After his senior season was sunk by a mangled throwing shoulder, Braxton Miller, the star quarterback who carried the Ohio State Buckeyes for three years, returns for one final hurrah in 2015.
But what will his role be?
In a matter of three months, Miller went from being a program centerpiece whose season-ending shoulder injury was described as a "day of mourning" by head coach Urban Meyer to somewhat of an afterthought as backups J.T. Barrett and Cardale Jones lit up opposing defenses en route to the program’s first national championship in more than a decade.
Yet when the team celebrated its title triumph in front of 45,000 fans at Ohio Stadium last month, Miller came out from those unusual shadows to a crowd that roared, “ONE MORE YEAR! ONE MORE YEAR!” as he sauntered to the podium to address them.
“It was a privilege and an honor to be a part of the national championship team in 2014,” he said.
“But guess what: We’ve got another year to do it.”
For Miller, these were his first public comments since going down 12 days before the season opener in August. They also seemed to address speculation that Miller might transfer to another school for his final season of eligibility amidst a crowded quarterback room in Columbus
Instead, it looks like Miller is coming back to Ohio State.
But will the two-time Big Ten Player of the Year be the starter?
You've all seen Braxton Miller play, so there's not a lot in this passage that you don't already know. In Meyer's first two seasons, Ohio State's offense revolved around Miller. He was the fulcrum of its success.
Before his injury, Miller was arguably the best dual-threat quarterback behind Oregon's Marcus Mariota. In his three years as the Buckeyes' starting quarterback, he had improved as a passer and this past season was supposed to be a final showcase of such an evolution.
As a runner, Miller might be the best in the country. He makes things look like a video game, whether it's his breakaway speed or the way he cuts, jukes and shifts while sprinting away and around defenders. You've seen it; it's pretty ridiculous. I'd go as far as to say he's a once in a lifetime type of talent in this regard.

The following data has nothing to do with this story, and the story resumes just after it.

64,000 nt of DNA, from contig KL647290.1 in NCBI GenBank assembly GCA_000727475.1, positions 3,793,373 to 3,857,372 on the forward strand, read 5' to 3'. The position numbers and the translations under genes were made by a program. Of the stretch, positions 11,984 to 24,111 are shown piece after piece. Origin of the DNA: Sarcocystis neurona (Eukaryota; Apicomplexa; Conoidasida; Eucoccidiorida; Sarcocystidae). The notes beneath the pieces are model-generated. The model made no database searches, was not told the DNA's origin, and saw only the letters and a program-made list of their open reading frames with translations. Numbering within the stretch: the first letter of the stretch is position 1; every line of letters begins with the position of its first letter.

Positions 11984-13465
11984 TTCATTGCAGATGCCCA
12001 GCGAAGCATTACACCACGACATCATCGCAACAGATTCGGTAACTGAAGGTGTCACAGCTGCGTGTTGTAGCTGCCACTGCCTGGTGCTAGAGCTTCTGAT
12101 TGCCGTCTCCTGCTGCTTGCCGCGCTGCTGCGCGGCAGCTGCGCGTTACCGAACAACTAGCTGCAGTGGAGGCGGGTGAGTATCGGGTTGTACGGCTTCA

Before the start of last season, Miller was fourth in wins by a starting quarterback (26), fourth in touchdown passes (52) and ninth in passing yards (5,292). He also ranks seventh in rushing yards (3,054) and has scored 32 rushing touchdowns.
This one is sort of obvious, but the biggest knock on Miller is probably his health and whether or not his shoulder — which has now been surgically repaired twice since last February — will ever be the same.
For Miller, durability has long been an issue. In 2012, he was carried away on a stretcher after taking a big hit against Purdue. In 2013, Miller missed the better part of three games after spraining his MCL. In the Orange Bowl against Clemson, Miller's shoulder was so badly injured that he needed surgery, which left him in a state of recovery last spring.
Last summer, before hundreds of reporters at Big Ten Media Days in Chicago, Meyer opened his question-answer session by declaring Miller was healthy and in “the best shape of his life." He added, "I know I’ll get asked that question."
A month later, Miller's season was over it before it began and Ohio State championship hopes were suddenly up in the air.
Miller's in an incredibly unusual and frankly somewhat unfair spot of being a Heisman Trophy-caliber player charged with earning back a job he owned for three seasons.
Once the face of the Buckeyes, Miller offered hope of better days during a dismal 6-7 campaign in 2011 and guided Ohio State to a 24-2 record in Meyer's first two seasons in Columbus. That so many of those games were won by Miller's various heroics make it hard to believe that he's fighting for the right to be the face of Meyer's program once again.
Yet that's the situation Miller finds himself in, and it's a predicament that will likely depend on the health of his shoulder, which has hampered him for the last year.
If he can overcome that, Miller's got a fighting chance to reassert himself as the starting quarterback. There's a reason, after all, he claimed all those accolades in the first place.